and return what is left in the internal buffers.
flush() -> string
Finish the compression process and return what is left in internal buffers.
You must not use the compressor object after calling this method.
BZ2Compressor([compresslevel=9]) -> compressor object
Create a new compressor object. This object may be used to compress
data sequentially. If you want to compress data in one shot, use the
compress() function instead. The compresslevel parameter, if given,
must be a number between 1 and 9.
decompress(data) -> string
Provide more data to the decompressor object. It will return chunks
of decompressed data whenever possible. If you try to decompress data
after the end of stream is found, EOFError will be raised. If any data
was found after the end of stream, it'll be ignored and saved in
BZ2Decompressor() -> decompressor object
Create a new decompressor object. This object may be used to decompress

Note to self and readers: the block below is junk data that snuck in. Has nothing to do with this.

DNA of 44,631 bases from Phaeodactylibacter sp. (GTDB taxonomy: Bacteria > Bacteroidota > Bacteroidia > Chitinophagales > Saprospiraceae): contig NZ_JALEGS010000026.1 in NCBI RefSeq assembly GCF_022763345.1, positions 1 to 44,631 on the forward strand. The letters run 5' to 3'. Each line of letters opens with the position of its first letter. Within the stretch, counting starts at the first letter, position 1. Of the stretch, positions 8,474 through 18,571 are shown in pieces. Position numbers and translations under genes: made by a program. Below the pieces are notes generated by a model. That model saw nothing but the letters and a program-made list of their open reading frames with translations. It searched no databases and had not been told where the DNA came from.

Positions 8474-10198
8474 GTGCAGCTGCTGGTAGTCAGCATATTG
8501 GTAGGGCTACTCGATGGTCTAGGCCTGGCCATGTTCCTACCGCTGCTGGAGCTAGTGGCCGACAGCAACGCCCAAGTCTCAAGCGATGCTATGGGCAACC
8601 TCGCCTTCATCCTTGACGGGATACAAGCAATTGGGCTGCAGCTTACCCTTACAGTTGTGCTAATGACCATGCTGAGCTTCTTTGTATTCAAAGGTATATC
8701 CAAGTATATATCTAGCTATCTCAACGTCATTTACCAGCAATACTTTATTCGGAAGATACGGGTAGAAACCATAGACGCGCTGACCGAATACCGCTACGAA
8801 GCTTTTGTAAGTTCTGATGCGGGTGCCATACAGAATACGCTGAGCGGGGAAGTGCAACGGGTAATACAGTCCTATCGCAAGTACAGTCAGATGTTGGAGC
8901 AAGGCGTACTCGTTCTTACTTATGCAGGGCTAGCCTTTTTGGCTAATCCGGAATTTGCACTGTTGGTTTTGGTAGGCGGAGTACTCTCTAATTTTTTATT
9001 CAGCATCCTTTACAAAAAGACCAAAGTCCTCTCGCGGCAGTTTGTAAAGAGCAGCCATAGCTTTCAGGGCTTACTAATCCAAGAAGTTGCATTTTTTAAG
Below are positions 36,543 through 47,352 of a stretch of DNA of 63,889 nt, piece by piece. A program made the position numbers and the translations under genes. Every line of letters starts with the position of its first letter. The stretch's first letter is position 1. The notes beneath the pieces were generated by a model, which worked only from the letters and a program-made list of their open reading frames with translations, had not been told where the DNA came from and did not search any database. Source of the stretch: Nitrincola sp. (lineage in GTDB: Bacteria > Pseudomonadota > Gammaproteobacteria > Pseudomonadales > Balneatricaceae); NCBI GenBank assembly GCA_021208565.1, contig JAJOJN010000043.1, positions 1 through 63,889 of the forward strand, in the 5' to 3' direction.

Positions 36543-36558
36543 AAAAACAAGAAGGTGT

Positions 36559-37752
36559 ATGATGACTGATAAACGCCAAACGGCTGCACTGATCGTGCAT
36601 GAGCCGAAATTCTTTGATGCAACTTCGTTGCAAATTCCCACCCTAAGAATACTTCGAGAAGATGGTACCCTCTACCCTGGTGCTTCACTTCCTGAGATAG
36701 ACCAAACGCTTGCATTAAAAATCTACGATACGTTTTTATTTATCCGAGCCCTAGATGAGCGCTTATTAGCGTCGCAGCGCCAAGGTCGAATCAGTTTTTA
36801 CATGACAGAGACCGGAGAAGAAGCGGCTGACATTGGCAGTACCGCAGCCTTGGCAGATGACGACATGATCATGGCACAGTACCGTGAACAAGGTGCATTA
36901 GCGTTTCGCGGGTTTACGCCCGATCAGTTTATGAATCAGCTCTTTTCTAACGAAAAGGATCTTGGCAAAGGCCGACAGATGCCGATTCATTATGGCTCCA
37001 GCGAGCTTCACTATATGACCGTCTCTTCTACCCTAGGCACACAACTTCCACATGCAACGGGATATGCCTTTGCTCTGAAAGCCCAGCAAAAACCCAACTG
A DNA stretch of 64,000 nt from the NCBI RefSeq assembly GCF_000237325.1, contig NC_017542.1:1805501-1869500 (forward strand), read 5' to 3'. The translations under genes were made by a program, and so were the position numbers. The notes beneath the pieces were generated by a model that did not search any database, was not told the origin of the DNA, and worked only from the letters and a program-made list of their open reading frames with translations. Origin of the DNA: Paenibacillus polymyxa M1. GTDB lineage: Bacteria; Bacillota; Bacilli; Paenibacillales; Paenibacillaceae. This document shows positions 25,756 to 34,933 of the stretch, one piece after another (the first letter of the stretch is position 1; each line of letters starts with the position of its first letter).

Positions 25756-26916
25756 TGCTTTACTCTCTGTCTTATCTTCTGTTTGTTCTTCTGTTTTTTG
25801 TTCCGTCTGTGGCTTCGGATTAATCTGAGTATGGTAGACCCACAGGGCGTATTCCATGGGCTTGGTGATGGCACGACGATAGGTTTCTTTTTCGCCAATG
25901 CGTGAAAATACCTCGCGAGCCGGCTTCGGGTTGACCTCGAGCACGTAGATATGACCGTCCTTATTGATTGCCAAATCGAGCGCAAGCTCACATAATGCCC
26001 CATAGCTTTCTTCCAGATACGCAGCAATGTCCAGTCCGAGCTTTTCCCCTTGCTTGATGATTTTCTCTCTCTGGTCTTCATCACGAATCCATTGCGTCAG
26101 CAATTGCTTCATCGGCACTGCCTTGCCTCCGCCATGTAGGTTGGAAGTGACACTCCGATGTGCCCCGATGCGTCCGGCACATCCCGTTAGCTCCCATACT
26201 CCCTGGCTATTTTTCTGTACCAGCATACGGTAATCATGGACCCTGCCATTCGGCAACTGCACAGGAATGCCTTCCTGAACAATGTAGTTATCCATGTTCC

data sequentially. If you want to decompress data in one shot, use the
decompress() function instead.
compress(data [, compresslevel=9]) -> string
Compress data in one shot. If you want to compress data sequentially,
use an instance of BZ2Compressor instead. The compresslevel parameter, if
given, must be a number between 1 and 9.
decompress(data) -> decompressed data
Decompress data in one shot. If you want to decompress data sequentially,
use an instance of BZ2Decompressor instead.
The python bz2 module provides a comprehensive interface for
the bz2 compression library. It implements a complete file
interface, one shot (de)compression functions, and types for